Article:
Mmmm, well, but what if the client is compromised, they say next, hoping that this one is the trump card. If the client is compromised, the hacker will succeed, whatever the authentication method, even the most ‘extreme’ ones such as connected smartcard readers: once the door is open (i.e. the user has logged in), it’s open bar for whoever controls the client.
inWebo mAccess is as secure as the clients used to sign in.
Tokenless secure MFA for any App, native or web
As discussed, inWebo mAccess turns any native App or desktop client into a secure ownership / possession factor. inWebo Virtual Authenticator is to web browsers what inWebo mAccess is to native clients: it turns the user’s browser into a secure ownership / possession factor.
I attended the Gartner IAM Summit in Vegas this week. Great conference, lots of smart and inspiring people. Multi-Factor Authentication (aka MFA or 2FA or 2-factor…) was a frequent topic of discussion, both in the analysts sessions, who did brilliant projections of the market trends – future, present, and past – and in the Access Manager vendors’ booths.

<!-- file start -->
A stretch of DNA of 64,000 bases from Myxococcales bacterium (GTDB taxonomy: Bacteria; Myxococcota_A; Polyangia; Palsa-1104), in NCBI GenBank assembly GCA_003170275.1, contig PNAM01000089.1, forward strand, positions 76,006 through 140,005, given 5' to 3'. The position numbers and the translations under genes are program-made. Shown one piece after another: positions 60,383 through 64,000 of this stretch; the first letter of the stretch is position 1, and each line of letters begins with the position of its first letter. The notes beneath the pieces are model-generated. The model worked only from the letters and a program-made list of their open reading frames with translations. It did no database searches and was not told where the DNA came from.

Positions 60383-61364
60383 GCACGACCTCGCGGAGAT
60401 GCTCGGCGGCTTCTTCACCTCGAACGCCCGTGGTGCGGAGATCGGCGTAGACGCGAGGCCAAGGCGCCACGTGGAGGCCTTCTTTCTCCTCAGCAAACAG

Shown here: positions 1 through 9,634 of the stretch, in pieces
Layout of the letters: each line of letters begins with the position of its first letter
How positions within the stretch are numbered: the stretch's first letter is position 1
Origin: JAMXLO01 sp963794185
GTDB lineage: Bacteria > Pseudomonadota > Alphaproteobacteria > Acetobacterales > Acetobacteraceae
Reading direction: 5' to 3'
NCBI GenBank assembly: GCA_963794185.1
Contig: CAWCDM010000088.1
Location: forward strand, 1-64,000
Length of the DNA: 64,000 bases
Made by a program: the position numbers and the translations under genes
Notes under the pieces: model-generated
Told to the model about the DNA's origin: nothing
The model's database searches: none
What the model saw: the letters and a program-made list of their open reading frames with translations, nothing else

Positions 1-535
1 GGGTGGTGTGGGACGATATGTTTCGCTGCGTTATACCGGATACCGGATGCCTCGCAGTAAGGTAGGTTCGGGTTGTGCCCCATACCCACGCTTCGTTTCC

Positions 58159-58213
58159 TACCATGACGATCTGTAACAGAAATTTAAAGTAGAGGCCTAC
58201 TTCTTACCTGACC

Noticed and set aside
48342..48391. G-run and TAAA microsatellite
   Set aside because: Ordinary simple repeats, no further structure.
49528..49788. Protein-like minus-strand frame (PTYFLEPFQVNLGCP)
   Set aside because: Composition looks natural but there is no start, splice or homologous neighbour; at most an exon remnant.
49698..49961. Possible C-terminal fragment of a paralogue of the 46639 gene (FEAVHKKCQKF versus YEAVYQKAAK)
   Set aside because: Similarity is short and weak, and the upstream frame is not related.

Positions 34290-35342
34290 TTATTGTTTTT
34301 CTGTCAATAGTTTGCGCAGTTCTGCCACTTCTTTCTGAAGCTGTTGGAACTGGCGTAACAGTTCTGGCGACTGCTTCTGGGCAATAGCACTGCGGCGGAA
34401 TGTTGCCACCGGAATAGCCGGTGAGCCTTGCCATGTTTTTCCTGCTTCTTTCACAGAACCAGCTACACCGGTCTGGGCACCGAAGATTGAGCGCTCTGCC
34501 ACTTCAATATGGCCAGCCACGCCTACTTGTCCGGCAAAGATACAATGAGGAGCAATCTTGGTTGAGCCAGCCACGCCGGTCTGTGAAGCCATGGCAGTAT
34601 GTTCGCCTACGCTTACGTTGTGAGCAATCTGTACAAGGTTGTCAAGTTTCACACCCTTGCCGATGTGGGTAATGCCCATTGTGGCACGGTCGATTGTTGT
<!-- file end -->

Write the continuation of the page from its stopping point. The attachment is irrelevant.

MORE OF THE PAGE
inWebo provides a Log API so that you don’t have to export activity logs manually every day or every week. Logs are automatically made available in your collect and analytics tools.
inWebo Log API gives access to logs for a given service. Authentication to the API requires the same client certificate as the other inWebo APIs. Following log categories are available:
- Actions related to authentication devices (activation, online OTP, notification requests)
- User management
- Service configuration and Administration
With a call to the Log API, you can specify start and end dates, make page requests, or filter results by log category. Each record in the result is provided as a JSON table containing the following data:
- Method used (authenticate, loginCreate…)
- Result (OK, KO…)
- User login
- Time and date
- IP address (when available)
- Authentication device used
- Authentication device identifier
Contact inWebo if you would like to activate this option for your authentication service.